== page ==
For many families, January is a time to take a breather. With the holidays behind them they can now take a break from all the busyness of the Christmas season. But in my household this is not the case.
The holiday decorations may be put away and we are done with holiday parties. (My family and I hosted eight parties!) Now we’re onto the “fix it” project list, which is a mile long. This is the time my husband and I look around and see all the things in the house that need fixing.
I always knew that I would have to marry someone that would be able to fix a problem in the house instead of calling a repairman. That was how my father and grandfathers did things and I expected my husband to be the same. Thank goodness I married such a man! So, this past weekend the toolbox came out and my husband, children, and I got to work.
I have a question for you. Do your children know how to use tools? Not home repair hand tools, but the tools necessary to be successful in school and take ownership over their lives? In my experience working with students and their families, most do not. Parents are often doing work for their children with constant reminders, showing kids the right answer way too soon, not allowing for failure, or stepping in with teachers without their children’s input.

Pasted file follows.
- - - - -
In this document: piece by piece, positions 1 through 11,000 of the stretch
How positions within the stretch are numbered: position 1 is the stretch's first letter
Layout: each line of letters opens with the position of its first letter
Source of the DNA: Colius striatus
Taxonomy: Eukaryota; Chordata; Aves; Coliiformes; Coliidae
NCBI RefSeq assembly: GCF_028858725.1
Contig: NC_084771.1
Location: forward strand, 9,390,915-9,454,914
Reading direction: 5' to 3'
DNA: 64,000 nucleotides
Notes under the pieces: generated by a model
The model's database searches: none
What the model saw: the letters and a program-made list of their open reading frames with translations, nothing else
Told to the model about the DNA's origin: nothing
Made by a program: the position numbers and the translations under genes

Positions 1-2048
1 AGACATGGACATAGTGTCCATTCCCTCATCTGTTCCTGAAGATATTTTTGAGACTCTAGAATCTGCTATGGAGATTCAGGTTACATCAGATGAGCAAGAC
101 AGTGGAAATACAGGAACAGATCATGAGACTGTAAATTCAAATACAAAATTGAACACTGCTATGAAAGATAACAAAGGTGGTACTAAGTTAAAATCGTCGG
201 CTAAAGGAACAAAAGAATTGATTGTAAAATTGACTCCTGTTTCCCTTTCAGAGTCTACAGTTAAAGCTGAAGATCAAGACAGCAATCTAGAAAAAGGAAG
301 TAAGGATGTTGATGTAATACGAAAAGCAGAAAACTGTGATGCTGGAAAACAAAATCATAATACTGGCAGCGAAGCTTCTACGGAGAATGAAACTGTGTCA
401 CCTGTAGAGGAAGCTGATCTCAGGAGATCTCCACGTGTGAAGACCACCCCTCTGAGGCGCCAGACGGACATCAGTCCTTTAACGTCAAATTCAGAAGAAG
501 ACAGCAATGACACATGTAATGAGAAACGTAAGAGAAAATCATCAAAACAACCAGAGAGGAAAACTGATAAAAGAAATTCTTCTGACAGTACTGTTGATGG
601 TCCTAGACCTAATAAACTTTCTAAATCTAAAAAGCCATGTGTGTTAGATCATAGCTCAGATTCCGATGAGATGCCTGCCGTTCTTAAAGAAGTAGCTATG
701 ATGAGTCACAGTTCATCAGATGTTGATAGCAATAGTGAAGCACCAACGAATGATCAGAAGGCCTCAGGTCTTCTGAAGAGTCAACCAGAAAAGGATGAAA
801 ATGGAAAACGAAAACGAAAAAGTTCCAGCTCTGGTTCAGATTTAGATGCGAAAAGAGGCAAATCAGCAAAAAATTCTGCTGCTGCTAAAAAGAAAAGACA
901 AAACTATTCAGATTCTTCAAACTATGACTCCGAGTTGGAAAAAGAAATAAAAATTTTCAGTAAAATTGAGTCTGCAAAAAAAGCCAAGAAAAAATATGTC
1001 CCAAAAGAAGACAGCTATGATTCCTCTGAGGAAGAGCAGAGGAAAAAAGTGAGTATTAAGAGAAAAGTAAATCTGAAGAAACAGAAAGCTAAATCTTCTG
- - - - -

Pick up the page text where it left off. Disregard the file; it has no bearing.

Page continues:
Instead, it is our role as parents to give our children the tools to take on ownership of their own work and ultimately their own lives. Consider some of these “tools.”
- Learning how to use a planner to organize assignments and due dates.
- Documenting questions to ask teachers before kids go to class.
- Allowing failure to be an opportunity for reflection and growth.
- Setting up an email account so the child can email teachers directly.
I often use the analogy of a toolbox when I speak to parent and teacher groups. I see a lot of children as having empty or ill-equipped toolboxes. Mom and Dad, it is our job to fill those toolboxes AND show children how to use each tool effectively. With this knowledge, they can take pride in their work.
In upcoming blogs, we’ll go deeper in developing the “how-to” of each tool. My husband’s toolbox is full of helpful gadgets. Let’s help our children pack their toolboxes with the skills necessary to be successful in their endeavors.
By Megan Stone
Wife to Rick, Mom of 2
1 Corinthians 13 Team Member, Founder of Stone Foundations of Learning, Inc.